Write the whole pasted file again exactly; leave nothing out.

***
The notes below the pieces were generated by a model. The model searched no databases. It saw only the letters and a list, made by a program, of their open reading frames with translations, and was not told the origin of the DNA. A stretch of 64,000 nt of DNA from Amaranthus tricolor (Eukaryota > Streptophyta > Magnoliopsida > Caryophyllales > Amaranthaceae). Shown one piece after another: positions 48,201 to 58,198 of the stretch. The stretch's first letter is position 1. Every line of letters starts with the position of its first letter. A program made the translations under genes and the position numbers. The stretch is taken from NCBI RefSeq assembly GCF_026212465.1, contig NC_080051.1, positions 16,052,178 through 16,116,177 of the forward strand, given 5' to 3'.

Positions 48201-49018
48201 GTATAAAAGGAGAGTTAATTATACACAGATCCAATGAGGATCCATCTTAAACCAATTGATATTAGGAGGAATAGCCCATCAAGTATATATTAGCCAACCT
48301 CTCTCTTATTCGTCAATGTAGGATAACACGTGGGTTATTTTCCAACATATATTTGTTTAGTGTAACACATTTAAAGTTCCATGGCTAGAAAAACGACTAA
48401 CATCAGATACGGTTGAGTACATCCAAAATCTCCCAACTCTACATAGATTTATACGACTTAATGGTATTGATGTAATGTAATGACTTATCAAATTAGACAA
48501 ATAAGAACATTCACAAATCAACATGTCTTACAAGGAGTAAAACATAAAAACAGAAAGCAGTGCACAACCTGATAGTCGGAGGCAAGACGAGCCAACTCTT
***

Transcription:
The notes below the pieces were generated by a model. The model searched no databases. It saw only the letters and a list, made by a program, of their open reading frames with translations, and was not told the origin of the DNA. A stretch of 64,000 nt of DNA from Amaranthus tricolor (Eukaryota > Streptophyta > Magnoliopsida > Caryophyllales > Amaranthaceae). Shown one piece after another: positions 48,201 to 58,198 of the stretch. The stretch's first letter is position 1. Every line of letters starts with the position of its first letter. A program made the translations under genes and the position numbers. The stretch is taken from NCBI RefSeq assembly GCF_026212465.1, contig NC_080051.1, positions 16,052,178 through 16,116,177 of the forward strand, given 5' to 3'.

Positions 48201-49018
48201 GTATAAAAGGAGAGTTAATTATACACAGATCCAATGAGGATCCATCTTAAACCAATTGATATTAGGAGGAATAGCCCATCAAGTATATATTAGCCAACCT
48301 CTCTCTTATTCGTCAATGTAGGATAACACGTGGGTTATTTTCCAACATATATTTGTTTAGTGTAACACATTTAAAGTTCCATGGCTAGAAAAACGACTAA
48401 CATCAGATACGGTTGAGTACATCCAAAATCTCCCAACTCTACATAGATTTATACGACTTAATGGTATTGATGTAATGTAATGACTTATCAAATTAGACAA
48501 ATAAGAACATTCACAAATCAACATGTCTTACAAGGAGTAAAACATAAAAACAGAAAGCAGTGCACAACCTGATAGTCGGAGGCAAGACGAGCCAACTCTT